More of every dollar spent at small, independent businesses in your community stays in your community, contend organizers of Small Business Saturday, which is today.

More of every dollar spent at small, independent businesses in your community stays in your community, contend organizers of Small Business Saturday, which is today.

The national “shop local” movement started in 2010. Supporters encourage consumers to do some of their holiday shopping on the Saturday after Thanksgiving at their neighborhood stores.

Spending at small businesses “helps local entrepreneurs offer more jobs, which in turn invigorates the economy,” says American Express Co., one of the event’s sponsors.

Today, businesses in Hamilton and Middletown are offering special deals and giveaways to customers.

Art Avenue Custom Framing in downtown Middletown is offering a 15 percent discount on all custom frame orders taken today, said co-owner Phillip Harrison. In addition, cartoon artist Mel McIntosh will be in the Art Avenue gallery from 10 a.m. to 4 p.m. doing cartoon portraits.

The shop, which opened in 2011, is located on the second floor of the building BeauVerre on the Square at 1054 Central Ave.

“There’s a group of us down here who are really trying to make a go of revitalizing downtown,” Harrison said.

“Anytime people come down and support small businesses, it’s a win-win, not only for businesses, but for the community,” he said. “When we do something good for the downtown, it’s for everybody.”

Many Hamilton merchants participating in Small Business Saturday festivities will have drawings for $25 American Express gift cards and other specials, according to the Greater Hamilton Chamber of Commerce.

Anyone who purchases something today at The Fig Tree Florist and Gifts, 1003 Eaton Ave., Hamilton, will be registered to win the gift card, said Owner Teresa Messer. The Fig Tree’s hours today are 9 a.m. to 2 p.m.

“If (consumers) don’t support small businesses, our city’s gone,” Messer said. “If you don’t shop these small businesses, it’s going to be taken over” by big box retailers.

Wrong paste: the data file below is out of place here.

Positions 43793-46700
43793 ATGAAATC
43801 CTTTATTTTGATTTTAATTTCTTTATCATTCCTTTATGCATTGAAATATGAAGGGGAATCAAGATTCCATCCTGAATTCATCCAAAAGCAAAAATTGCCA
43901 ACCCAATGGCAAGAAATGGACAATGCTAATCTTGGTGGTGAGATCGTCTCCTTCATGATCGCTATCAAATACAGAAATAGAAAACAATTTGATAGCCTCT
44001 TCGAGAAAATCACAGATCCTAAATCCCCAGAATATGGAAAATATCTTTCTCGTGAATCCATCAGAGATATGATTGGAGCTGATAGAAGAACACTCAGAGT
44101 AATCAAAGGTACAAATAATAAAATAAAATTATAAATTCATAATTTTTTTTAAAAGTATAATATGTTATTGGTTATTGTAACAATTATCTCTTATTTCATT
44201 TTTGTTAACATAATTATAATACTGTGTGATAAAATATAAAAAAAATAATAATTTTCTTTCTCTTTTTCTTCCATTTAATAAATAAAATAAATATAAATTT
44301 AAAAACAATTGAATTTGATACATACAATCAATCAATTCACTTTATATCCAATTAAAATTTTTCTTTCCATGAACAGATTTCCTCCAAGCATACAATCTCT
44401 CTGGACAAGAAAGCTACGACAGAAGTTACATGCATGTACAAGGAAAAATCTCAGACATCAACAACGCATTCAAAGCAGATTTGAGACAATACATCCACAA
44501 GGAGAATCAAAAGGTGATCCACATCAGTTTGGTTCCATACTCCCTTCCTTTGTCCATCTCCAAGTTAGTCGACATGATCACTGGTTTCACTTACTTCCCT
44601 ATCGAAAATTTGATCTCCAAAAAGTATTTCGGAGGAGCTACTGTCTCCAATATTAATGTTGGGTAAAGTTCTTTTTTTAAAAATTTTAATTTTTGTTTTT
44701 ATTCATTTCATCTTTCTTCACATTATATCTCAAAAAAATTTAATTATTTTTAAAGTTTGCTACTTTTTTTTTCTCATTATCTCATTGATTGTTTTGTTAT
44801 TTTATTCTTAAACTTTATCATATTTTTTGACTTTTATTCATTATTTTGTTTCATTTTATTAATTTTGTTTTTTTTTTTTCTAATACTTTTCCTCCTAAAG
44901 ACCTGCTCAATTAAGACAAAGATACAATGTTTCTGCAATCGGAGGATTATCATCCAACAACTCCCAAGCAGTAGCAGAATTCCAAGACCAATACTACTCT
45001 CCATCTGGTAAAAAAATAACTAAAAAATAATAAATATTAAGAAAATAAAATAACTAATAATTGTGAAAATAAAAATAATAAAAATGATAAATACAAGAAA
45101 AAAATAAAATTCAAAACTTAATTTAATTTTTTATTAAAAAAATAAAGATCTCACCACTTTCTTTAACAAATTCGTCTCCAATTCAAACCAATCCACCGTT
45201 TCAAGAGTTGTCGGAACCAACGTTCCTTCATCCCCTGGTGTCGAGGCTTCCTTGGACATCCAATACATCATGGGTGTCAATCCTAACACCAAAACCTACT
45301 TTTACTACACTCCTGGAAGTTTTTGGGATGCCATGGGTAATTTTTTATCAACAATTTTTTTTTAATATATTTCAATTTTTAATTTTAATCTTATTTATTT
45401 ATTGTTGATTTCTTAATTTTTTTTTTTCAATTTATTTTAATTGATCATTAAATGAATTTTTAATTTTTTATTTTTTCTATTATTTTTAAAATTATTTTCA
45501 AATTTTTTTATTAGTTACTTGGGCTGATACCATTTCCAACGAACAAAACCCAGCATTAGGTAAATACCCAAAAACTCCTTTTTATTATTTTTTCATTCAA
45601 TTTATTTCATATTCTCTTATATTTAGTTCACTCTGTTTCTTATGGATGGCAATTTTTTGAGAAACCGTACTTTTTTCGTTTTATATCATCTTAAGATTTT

“There’s just nothing like personalized customer service and if you get an arrangement from me, it’s me or one of my designers who have a name, not a number,” she said. “I take full credit or full blame for what leaves here.”

The November-December holiday shopping season can represent as much as 20 to 40 percent of annual sales for some retailers, according to the trade group National Retail Federation.

The retail federation is forecasting holiday season sales of $602.1 billion, an increase of 3.9 percent over 2012’s sales growth. Last year, holiday sales increased 3.5 percent to $579.5 billion.

Small Business Saturday efforts captured an estimated $5.5 billion worth of sales in 2012, according to a study done for American Express and National Federation of Independent Business.

As more major retailers than ever opened on Thanksgiving Day, the usual frenzy of Black Friday morning shopping was replaced by a calm, steady flow of shoppers and ample parking spaces at local shopping centers Bridgewater Falls in Fairfield Twp. and Cincinnati Premium Outlets in Monroe.

The shopping centers’ anchor stores, including Best Buy, Target and Nike opened beginning at 8 p.m. Thursday.

“Last night was definitely busier than it was this morning, but we’ve had a steady flow since 6, 7 o’clock this morning,” said Ashley Martin, spokeswoman for Bridgewater Falls, on Friday. “I did notice the stores, right before they opened, (that) was the busiest time for most of them.”

Shoppers began lining up for deals at 5 p.m. Thursday outside Nike, Coach, Banana Republic and other stores at the outdoor outlet mall, said Alaina Norbeck, director of marketing and business development for Cincinnati Premium Outlets.

The outlets’ shuttle service Thursday night to off-site parking gave way to empty spaces in the parking lot by 10 a.m. Friday morning.

Black Friday is “the first day that I usually start my shopping,” said Angela Curry of Fairfield Twp.

After scoring a deal on a new 50-inch television Thursday night, Susan Ludwig was clothes shopping at the outlets in Monroe Friday morning with her son Jeff Ludwig.

“I probably do half” my shopping on Friday, Ludwig said, letting her children pick out the clothes they want. “The other half is still a surprise” for Christmas.

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